SoulCycle cranks up the music and the intensity

This indoor-cycling class features energetic music and instructors.

AS CORINNE BAILEY RAE crooned, “Nobody said it was eaaaa-sy” (in “The Scientist”), I knew she wasn’t singing about me sweating my way through an indoor cycling class. But I needed the motivation, so I took the lyric to heart.

I had been on my bike for about 30 minutes. We were riding in darkness, and I was tired. I also knew, in all honesty, I could keep going. So I put my head down and did.

And therein lies the alchemy of SoulCycle. The indoor-cycling fitness behemoth, which started in New York, has opened a studio in Bellevue, where you can get a taste of its hyper-branded mix of the latest music, energetic instructors spouting inspiration, tight riding quarters and an intense workout.

Bellevue SoulCycle

While the combination of the above can feel over the top, it is designed to get you to work harder than you want to. If all that were stripped away, I might not even show up voluntarily for an indoor cycling class. I am their target, and an easy one, apparently.

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Class started with loud music, as we took our resistance up just enough and pedaled to the beat to warm up. Our teacher, Earl, quickly had us up off our seats, and bending our elbows to warm up our upper bodies. It felt more like a dance party than a cycling class. After a couple of songs, I felt confident I could get through class without too many issues, though I occasionally had trouble pedaling to the beat.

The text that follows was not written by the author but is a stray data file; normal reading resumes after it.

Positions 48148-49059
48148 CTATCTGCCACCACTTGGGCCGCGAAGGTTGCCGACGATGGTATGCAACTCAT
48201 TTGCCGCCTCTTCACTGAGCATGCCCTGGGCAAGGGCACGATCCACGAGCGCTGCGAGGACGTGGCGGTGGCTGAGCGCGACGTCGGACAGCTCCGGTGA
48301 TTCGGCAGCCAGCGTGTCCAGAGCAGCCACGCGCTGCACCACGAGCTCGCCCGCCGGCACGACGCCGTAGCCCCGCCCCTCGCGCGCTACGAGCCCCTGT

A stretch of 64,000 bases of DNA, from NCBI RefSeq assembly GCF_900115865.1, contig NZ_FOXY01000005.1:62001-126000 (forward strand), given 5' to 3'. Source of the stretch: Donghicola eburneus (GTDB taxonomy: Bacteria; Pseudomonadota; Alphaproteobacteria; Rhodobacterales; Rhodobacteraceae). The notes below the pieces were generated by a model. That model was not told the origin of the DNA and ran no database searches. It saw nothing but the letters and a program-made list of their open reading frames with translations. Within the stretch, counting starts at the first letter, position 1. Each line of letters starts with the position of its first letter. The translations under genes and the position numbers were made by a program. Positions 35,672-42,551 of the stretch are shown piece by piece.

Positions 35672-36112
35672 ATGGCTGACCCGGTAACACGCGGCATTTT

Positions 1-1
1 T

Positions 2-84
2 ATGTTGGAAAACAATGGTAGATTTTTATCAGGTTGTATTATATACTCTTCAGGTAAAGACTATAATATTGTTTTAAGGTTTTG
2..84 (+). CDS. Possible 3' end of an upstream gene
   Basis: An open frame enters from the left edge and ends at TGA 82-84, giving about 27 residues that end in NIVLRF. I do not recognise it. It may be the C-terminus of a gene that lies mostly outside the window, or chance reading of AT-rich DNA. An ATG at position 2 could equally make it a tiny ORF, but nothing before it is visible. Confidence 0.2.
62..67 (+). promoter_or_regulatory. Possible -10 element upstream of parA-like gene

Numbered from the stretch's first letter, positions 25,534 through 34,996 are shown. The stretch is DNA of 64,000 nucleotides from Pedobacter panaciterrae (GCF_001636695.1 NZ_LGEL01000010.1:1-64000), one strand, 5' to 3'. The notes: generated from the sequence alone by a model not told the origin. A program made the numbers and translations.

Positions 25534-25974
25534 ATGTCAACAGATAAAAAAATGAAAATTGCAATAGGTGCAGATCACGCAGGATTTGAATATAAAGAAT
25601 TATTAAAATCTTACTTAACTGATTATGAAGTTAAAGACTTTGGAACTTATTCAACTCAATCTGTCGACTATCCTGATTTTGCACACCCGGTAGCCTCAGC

But then Earl pumped up the music and our pace. We took down our resistance and went as fast as possible, while still seated. I lost the beat with the crazy pace, and suddenly, he had us stand up, still pedaling as fast as possible. Now I was really sweating, and starting to pant as well.

For one round, he had us crank up our resistance for a hill, and we soon were working slowly and hard. As tough as this was, I still preferred it to racing along. Sometimes, I had trouble keeping up with the song, so I rode at my own pace, admiring riders who were able to stay on the beat with Earl.

Soon enough, we sat up straight, slowed down our legs and grabbed 3-pound arm weights. We worked biceps, triceps and shoulders, all still to the beat. At this point, I was dragging, so sometimes I didn’t keep up, and I didn’t care. I noticed others were dropping their arms to rest, too, which made me feel better.

By the time arms were done, I was ready for cool-down. But first, we had a couple more songs, one in darkness with Bailey Rae, and then a final, harder push to “Million Voices” by Otto Knows. Earl encouraged us to ride harder, told us to listen to the spin of the wheels, forget what’s outside and dig in. I don’t know whether it was the music or the SoulCycle special sauce, but I dug in for the last song, and it felt good, even.

Unlike other indoor-cycling…

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